Top 5 fruits to help improve your heart health
It’s no secret that fruit is healthy and nutritious. But did you know that eating fruit can also improve your heart health and increase your lifespan? Lots of research, including a 2019 study published in the journal Current medicinal chemistry, revealed that a diet rich in fruits, among other foods, has strong cardiovascular protective effects. Translation? Eating fruit is good for the heart and helps prevent heart disease, the #1 killer 1 globally, according to the World Health Organization.
To find out which heart-healthy fruits you should include the most in your diet, we chatted with Dana Ellis Hunnes, Ph.D., MPH, RD, a senior cardiac dietitian at UCLA Medical Center and author of recipe for survival, who shares five of her top picks. Read on to find out how these fruits can improve your heart health and help you live longer.
Related: The top 5 vegetables to help improve your heart health
Blackberries are a delicious fruit packed with nutrients vital to heart health. One such nutrient is anthocyanins, a group of deep red, blue, and purple plant pigments. Anthocyanins are rich in powerful antioxidants that support cardiovascular health. Additionally, a 2021 study published in Biomolecules found anthocyanins to be an “affordable, accessible and effective approach” to help prevent atherosclerosis (arterial plaque buildup) and reduce the risk of aging and cardiovascular disease.
One cup of blackberries provides more than one-third of the daily value for vitamin C and 5 percent of the daily intake of potassium, according to the USDA, two essential nutrients for cardiovascular health.
“Blackberries are high in fiber, antioxidants, polyphenols, flavonols, and water, making them incredibly healthy for the heart and gastrointestinal tract due to their antioxidant and fiber content,” says Ellis Hunnes. “Plus, they’re low-calorie, filling, and anti-inflammatory.”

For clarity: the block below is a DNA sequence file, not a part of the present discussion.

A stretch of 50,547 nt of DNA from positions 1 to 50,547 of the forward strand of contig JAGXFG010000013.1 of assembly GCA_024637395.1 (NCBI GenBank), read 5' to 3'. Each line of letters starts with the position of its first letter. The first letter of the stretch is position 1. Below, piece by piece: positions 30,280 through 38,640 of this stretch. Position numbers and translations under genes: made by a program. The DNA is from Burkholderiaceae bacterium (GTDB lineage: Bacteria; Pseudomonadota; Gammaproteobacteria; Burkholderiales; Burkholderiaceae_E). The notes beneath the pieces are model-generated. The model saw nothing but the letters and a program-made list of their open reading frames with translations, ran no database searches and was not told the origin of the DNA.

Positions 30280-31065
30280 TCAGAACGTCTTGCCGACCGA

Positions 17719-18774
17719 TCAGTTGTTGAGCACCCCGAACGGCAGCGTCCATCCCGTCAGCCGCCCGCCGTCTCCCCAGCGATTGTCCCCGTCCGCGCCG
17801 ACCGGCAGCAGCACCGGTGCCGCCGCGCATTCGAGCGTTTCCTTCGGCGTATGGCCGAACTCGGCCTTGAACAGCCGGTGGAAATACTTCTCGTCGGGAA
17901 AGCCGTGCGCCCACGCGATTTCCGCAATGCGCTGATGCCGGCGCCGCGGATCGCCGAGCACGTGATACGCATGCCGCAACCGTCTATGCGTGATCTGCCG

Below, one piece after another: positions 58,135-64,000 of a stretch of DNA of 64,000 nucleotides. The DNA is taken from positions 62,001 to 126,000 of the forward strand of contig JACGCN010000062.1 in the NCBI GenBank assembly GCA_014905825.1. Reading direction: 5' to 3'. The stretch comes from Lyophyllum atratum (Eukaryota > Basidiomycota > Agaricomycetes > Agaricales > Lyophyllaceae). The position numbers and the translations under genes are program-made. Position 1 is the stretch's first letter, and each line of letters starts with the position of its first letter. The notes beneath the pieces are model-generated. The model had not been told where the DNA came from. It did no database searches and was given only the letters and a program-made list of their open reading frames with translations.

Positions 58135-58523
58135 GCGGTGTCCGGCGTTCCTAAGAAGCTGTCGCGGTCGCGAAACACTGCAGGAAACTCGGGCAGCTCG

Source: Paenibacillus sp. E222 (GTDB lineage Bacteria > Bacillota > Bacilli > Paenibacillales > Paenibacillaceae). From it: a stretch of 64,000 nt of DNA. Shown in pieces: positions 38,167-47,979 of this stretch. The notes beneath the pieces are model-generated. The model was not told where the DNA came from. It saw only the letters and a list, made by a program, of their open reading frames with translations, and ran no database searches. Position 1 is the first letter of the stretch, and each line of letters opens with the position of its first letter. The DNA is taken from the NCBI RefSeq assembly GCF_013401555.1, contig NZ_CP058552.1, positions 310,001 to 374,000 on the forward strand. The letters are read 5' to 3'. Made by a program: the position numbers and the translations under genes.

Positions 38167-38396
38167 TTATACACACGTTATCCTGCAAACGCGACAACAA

These small but mighty berries are packed with nutrients, including heart-healthy properties. Daily blueberry consumption has been associated with improved blood vessel cellular function to help control blood pressure and prevent blood clotting, according to a 2019 review published in The journals of gerontology.
Blueberries are high in soluble fiber, which improves cardiovascular health by reducing cholesterol and helping the intestines eliminate bile, according to another study published in Nutrients in 2021. According to the USDA, 1 cup of blueberries provides 4 grams (11% to 14% of your DV) of dietary fiber.
“Like blackberries, blueberries are high in polyphenols, flavanols and phytonutrients (plant nutrients) that are anti-inflammatory and beneficial to heart and gastrointestinal tract health,” says Ellis Hunnes.
These beloved berries are fun to eat (you might as well consider them nature’s candy) and fantastic for cardiovascular well-being. For example, consuming berries (such as raspberries) has been associated with several cardiometabolic benefits, including lower LDL cholesterol, improved blood pressure, healthy weight management, and less inflammation.
One cup of raspberries provides 8 grams of fiber, according to the USDA. As explained above, fiber is a vital nutrient for cardiovascular health and function.
“Another berry similar to blackberries, raspberries have slightly different levels and types of phytonutrients, as evidenced by their different colors,” explains Ellis Hunnes. “Raspberries are great for heart and gastrointestinal health as they are anti-inflammatory and high in fiber. Plus, they are low in calories and contain lots of water.”